of or relating to a lake.
The adjective lacustrine, “relating to a lake; living or growing in lakes,” is a technical term used in geology (lacustrine strata, lacustrine deltas) and biology (lacustrine plants, lacustrine fauna). Lacustrine comes from French or Italian lacustre “relating to a lake” and the naturalized English adjective suffix –ine. The French and Italian adjectives are irregularly formed from Latin lacus “lake, pond, pool,” and the Latin adjective suffix –estris, –estre, on the analogy of Latin palustris, palustre “swampy, marshy,” formed from palūs “swamp, fen.” Lacustrine entered English in the first half of the 19th century.
Adapting to a new era of water scarcity will require enormous investments in integrated water management, particularly in the developing world. This would include … clarifying rights to the use of subterranean, riverine, and lacustrine water resources ….
The remains of another lake village have just been brought to light at Lorcas by the shrinkage of the waters of the Lake of Bienne. This appears to be one of the most interesting discoveries of the sort we have had for some time, rich as have been the last few weeks in notable lacustrine finds.
a paste, powder, liquid, or other preparation for cleaning the teeth.
Dentifrice, “a paste or other preparation for cleaning the teeth,” comes via Middle French from Latin dentifricium, a compound of denti-, the stem and combining form of dens “tooth,” and –fricium, a derivative of the verb fricāre “to rub, chafe, massage.” The Romans made a dentifrice of the ashes of murex shells, which is not recommended by the American Dental Association. Dentifrice entered English in the first half of the 15th century.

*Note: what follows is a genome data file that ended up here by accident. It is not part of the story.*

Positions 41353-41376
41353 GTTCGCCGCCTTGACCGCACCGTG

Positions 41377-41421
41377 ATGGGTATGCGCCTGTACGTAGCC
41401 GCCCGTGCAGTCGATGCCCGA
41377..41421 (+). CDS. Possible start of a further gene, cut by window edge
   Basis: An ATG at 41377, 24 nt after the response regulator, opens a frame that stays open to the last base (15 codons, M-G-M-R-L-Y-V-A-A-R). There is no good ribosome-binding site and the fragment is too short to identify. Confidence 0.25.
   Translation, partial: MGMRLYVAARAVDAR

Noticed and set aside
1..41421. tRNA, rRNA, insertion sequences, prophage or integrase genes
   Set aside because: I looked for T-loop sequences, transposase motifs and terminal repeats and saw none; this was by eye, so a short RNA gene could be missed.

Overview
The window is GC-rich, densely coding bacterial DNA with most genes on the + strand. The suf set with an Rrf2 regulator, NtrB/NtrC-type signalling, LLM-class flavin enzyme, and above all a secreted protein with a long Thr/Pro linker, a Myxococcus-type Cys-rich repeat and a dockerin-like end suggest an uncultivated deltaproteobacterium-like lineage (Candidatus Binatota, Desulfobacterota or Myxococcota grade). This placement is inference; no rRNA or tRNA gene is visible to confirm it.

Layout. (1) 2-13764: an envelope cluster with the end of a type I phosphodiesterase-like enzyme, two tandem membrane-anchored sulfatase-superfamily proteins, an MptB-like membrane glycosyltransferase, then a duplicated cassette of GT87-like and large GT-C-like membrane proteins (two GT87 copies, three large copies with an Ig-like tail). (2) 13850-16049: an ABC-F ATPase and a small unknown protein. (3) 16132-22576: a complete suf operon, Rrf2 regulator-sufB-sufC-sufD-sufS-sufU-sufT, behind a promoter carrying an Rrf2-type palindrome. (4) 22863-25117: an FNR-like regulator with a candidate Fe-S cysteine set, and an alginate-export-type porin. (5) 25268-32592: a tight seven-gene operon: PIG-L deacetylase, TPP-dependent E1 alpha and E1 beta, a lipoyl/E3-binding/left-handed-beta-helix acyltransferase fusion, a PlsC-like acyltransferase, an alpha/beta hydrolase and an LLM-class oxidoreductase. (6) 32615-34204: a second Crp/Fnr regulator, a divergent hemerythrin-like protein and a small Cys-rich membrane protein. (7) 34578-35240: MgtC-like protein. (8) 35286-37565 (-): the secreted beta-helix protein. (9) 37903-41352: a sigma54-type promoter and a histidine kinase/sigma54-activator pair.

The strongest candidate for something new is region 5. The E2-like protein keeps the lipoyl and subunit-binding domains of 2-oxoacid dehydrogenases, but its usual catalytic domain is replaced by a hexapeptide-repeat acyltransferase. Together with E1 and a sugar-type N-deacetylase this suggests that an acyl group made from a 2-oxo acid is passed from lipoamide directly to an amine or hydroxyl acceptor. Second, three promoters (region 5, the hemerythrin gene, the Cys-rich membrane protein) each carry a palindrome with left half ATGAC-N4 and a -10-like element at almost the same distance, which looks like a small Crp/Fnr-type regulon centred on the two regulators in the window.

The feverish marketing race in the dentifrice industry is continuing. The Colgate-Palmolive Company is the latest entrant to come up with something new—toothpaste in an aerosol container.
Her most striking feature was her radiant operatic smile, which she claimed to maintain through the use of a pink dentifrice called Toreador.
of or relating to clothing or style or manner of dress.
The adjective sartorial, “relating to tailors or tailoring,” is a derivative of the Late Latin noun sartor (inflectional stem sartōr-) “a tailor,” a derivative of the verb sarcīre “to patch, mend.” One of the many duties of Roman censors was to let out contracts for the repair and maintenance of public buildings, roads, bridges, etc., the technical phrase for these operations being sarta tecta (neuter plural) “repairs,” literally “mended roofs, patched roofs, weatherproof buildings.” But as Rome’s power grew, so did opportunities for corruption in the competition for lucrative contracts. Sartorial entered English in the first half of the 19th century.
At least at first, sweatpants followed a common sartorial route. … Items of clothing tend to become divorced from their origins as they become wardrobe staples, and the pipeline from sports to everyday life has been a fruitful one for our closets.
The Duke’s style was in direct contrast to the stodgy, hidebound and somewhat half-hearted sartorial style of his father-in-law, King George VI. Phillip, as an energetic sportsman (sailing, cricket, polo), exhibited a flair for wearing clothes comfortably and without controversy.